The University of Michigan Will Force Students With COVID To Leave Campus

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Coronavirus

A likely consequence: Sick students will avoid going to the university hospital.

Robby Soave |

University of Michigan sign |  Paul Brady | Dreamstime.com

University of Michigan ( Paul Brady | Dreamstime.com)

Students who test positive for COVID-19 at the University of Michigan this fall will be forced in many cases to leave campus—an extreme measure that may well encourage sick people to avoid seeking medical attention at all.

Jay Bhattacharya, a professor of medicine and health policy at Stanford University who has frequently challenged prevailing orthodoxies about pandemic restrictions, called attention to the policies on X, describing them as “cruel.”

At the @UMich, students testing covid positive must leave their dorms for 5 days & live in the community. A hotel room or a relative’s house is ok.

This cruel policy is designed to spread covid from the university into the wild. It won’t stop covid from spreading @umich. pic.twitter.com/Yfn58QKcut

— Jay Bhattacharya (@DrJBhattacharya) September 3, 2023

According to the Care and Isolation section of the university’s website, students are required to report a positive COVID-19 test to the health authorities—unless, of course, they tested vis-à-vis the school’s medical system, in which case the authorities already have the result. The university will then contact the students to discuss their isolation; importantly, students living in dormitories are required to temporarily move out, even if they reside in single units.

The rules suggest that students should return home, especially if they can get there without using public transportation. While the university specifies that students should consider returning home if there they have access to their own bedrooms and bathrooms, it does not acknowledge that sending students home may be the very worst idea of all, given that their parents are probably at greater risk of a negative COVID-19 outcome than their college roommates.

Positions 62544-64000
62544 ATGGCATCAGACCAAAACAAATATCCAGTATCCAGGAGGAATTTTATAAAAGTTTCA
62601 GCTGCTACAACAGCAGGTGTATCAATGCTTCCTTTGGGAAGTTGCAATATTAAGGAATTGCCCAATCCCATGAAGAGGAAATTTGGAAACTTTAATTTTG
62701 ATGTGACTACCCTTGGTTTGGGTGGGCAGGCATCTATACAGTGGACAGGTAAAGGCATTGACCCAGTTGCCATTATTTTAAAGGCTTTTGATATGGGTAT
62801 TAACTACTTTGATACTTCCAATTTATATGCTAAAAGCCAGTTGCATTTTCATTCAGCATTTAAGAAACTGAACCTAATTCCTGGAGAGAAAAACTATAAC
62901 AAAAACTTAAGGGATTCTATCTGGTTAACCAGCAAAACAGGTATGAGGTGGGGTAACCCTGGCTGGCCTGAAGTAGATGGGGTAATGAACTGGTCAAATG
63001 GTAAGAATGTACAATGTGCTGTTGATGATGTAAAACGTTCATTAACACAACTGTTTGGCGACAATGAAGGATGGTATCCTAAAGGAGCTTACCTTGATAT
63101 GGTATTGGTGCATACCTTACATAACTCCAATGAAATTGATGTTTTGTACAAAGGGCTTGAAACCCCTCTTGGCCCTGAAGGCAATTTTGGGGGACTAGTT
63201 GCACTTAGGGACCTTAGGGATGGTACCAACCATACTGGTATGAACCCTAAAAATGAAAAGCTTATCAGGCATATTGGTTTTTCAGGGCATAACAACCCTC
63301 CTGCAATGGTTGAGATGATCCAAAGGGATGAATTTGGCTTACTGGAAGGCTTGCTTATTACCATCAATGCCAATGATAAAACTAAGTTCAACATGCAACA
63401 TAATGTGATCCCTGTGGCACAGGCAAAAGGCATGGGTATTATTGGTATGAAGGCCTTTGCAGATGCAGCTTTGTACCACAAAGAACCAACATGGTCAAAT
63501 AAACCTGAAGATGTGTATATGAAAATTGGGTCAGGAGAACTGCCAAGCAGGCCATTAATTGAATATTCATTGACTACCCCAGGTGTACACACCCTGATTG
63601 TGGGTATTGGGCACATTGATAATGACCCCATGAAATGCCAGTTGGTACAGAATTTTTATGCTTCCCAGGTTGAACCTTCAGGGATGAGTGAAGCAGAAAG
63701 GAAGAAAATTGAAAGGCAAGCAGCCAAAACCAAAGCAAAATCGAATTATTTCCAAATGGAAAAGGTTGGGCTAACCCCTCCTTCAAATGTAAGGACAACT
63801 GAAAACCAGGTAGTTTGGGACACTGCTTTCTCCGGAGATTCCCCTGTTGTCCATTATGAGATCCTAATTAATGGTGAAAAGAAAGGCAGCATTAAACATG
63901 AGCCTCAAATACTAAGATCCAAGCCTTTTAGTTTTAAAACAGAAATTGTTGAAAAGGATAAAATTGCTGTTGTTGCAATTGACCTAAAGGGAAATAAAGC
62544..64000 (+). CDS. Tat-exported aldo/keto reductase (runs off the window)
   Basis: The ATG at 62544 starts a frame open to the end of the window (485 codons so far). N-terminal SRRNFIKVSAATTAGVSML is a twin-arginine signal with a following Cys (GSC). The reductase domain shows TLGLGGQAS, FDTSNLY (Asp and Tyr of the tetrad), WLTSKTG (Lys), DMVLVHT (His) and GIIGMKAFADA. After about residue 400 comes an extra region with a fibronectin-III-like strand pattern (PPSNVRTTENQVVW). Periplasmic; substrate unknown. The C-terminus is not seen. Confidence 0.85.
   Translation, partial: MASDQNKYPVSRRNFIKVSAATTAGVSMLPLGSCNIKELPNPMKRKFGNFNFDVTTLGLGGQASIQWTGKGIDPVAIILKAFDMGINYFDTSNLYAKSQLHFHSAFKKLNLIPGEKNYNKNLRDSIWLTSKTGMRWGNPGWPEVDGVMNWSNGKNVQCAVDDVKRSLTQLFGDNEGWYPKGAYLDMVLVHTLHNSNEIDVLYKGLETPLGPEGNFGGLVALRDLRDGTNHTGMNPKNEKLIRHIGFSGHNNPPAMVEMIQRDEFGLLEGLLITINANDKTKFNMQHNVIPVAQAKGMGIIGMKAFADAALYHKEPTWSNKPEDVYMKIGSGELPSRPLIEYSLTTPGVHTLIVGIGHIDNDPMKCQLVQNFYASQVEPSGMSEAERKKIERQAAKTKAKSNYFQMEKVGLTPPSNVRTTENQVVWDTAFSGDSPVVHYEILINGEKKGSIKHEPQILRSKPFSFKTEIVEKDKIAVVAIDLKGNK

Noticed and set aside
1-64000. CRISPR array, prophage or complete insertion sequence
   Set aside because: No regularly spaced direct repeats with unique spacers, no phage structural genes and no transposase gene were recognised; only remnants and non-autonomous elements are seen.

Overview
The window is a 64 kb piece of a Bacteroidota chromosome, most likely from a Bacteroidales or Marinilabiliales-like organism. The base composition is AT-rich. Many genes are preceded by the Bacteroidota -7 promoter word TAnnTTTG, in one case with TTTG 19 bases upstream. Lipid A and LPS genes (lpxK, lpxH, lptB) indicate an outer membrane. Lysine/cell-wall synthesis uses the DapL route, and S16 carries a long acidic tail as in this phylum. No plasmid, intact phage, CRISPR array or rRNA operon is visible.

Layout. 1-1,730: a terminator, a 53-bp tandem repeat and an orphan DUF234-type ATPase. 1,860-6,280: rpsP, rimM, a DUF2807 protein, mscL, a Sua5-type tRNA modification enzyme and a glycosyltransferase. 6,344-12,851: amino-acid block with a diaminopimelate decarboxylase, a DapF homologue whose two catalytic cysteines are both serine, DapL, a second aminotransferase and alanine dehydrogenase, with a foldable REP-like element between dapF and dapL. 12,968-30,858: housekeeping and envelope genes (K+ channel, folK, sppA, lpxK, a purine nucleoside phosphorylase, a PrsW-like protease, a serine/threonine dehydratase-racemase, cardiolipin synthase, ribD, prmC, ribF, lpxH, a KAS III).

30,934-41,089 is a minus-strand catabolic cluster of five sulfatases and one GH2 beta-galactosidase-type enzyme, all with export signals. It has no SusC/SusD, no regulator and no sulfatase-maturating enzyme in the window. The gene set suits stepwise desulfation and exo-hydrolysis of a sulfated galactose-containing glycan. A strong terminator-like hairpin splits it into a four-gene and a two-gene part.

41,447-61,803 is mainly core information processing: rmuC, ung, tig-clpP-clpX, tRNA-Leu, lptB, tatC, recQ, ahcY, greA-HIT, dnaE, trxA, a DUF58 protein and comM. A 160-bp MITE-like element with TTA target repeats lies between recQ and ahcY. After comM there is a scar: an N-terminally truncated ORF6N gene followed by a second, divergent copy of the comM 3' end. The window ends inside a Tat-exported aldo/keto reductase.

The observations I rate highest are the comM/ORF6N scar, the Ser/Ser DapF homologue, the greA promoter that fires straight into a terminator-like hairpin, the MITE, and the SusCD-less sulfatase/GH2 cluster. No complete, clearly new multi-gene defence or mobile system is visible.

The rules are so extreme and disruptive that many students will probably avoid taking COVID-19 tests, even if they are seriously ill. Imagine a student who presumes he has a bacterial infection and desperately needs antibiotics; does he dare risk going to the university hospital and testing positive for COVID-19, especially if that means ejection from his dormitory?

Instead of creating a police state to punish students for contracting COVID-19—something that is, let’s face it, wholly unavoidable—perhaps university health officials could work harder to provide accommodations for students who get sick and voluntarily agree to quarantine. Alas, the website notes that “isolation spaces on campus are extremely limited.” Making them less limited seems like a better use of time than hunting down COVID-positive students and exiling them from campus.

The university did not respond to a request for comment.

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